Two new judges will be making their way to tax court soon after being appointed by Canada’s Minister of Justice and Attorney General, David Lametti.
Jean Marc Gagnon and Joanna Hill are being appointed to serve the Tax Court of Canada. Their appointments are part of a budget implementation act passed last year.
Gagnon is no stranger to tax law. The vast majority of the newly-appointed judge’s career has revolved around tax law. For more than a decade, Gagnon has worked as both partner and associate lawyer in various high profile law firms, most often dealing directly with tax resolution and controversy and litigation involving tax implications.
“I wish Justices Gagnon and Hill every success in their new roles. I know they will serve Canadians well as members of the Tax Court of Canada.”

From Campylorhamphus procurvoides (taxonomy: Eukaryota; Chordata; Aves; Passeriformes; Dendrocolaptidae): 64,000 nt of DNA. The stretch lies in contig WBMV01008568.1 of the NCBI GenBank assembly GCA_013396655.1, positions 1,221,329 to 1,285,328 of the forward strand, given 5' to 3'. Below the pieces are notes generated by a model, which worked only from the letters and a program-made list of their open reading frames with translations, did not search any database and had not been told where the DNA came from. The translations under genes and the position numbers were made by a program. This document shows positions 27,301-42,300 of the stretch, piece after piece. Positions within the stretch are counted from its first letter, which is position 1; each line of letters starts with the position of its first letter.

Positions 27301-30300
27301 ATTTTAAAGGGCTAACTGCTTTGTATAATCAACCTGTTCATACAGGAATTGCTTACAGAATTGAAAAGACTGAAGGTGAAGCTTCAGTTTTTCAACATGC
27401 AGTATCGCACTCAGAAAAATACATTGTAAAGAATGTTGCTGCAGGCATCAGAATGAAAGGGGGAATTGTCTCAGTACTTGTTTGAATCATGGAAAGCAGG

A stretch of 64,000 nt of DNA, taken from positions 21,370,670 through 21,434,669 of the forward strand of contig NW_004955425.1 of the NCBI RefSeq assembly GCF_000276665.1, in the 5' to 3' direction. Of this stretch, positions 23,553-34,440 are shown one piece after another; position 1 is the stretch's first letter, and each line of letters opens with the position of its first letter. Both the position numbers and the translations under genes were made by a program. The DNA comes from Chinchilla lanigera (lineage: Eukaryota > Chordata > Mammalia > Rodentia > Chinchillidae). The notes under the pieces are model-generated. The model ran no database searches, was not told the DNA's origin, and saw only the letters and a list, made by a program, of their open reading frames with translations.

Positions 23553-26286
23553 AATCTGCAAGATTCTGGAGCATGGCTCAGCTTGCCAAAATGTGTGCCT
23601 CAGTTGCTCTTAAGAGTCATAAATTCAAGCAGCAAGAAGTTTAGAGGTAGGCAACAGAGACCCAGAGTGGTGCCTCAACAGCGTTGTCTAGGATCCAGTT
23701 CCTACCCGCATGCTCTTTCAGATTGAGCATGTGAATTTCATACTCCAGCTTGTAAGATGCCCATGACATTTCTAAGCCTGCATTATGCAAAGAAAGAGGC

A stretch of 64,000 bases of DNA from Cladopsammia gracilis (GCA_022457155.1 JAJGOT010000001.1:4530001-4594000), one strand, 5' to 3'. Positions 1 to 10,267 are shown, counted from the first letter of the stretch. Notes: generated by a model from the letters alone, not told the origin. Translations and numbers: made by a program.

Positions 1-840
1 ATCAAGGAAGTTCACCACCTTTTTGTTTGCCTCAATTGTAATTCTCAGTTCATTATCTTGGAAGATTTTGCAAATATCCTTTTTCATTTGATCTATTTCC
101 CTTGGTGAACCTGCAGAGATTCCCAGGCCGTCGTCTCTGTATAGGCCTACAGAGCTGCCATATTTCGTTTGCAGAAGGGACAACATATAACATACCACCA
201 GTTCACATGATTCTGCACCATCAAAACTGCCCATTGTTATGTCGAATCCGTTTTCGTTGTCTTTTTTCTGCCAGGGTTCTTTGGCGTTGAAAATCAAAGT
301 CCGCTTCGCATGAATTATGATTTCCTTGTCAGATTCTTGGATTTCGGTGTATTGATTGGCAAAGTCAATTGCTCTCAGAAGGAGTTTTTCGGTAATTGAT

—The Hon. David Lametti, Minister of Justice and Attorney General of Canada
Often a speaker at conferences for tax associations or research institutes, Gagnon is well known in various circles for his area of expertise. He earned a masters degree in taxation before being called to the Quebec bar in 1989.
Hill is also a specialist when it comes to tax assessment. Through her career, Hill has appeared in the Tax Court before. Prior to being appointed as a tax court judge, Hill was working for the Department of Justice in Ottawa.
In the past, Hill has presented at training conferences and symposiums for the CRA and for Justice Canada.
Since 2015, the Superior Court has appointed more than 515 judges. According to the justice department more than half of those appointed are women. The department also outlines that a lot of visible minorities can be seen among those who are appointed, including but not limited to Indigenous, LGBTQ2+, and those who self-identify as having a disability.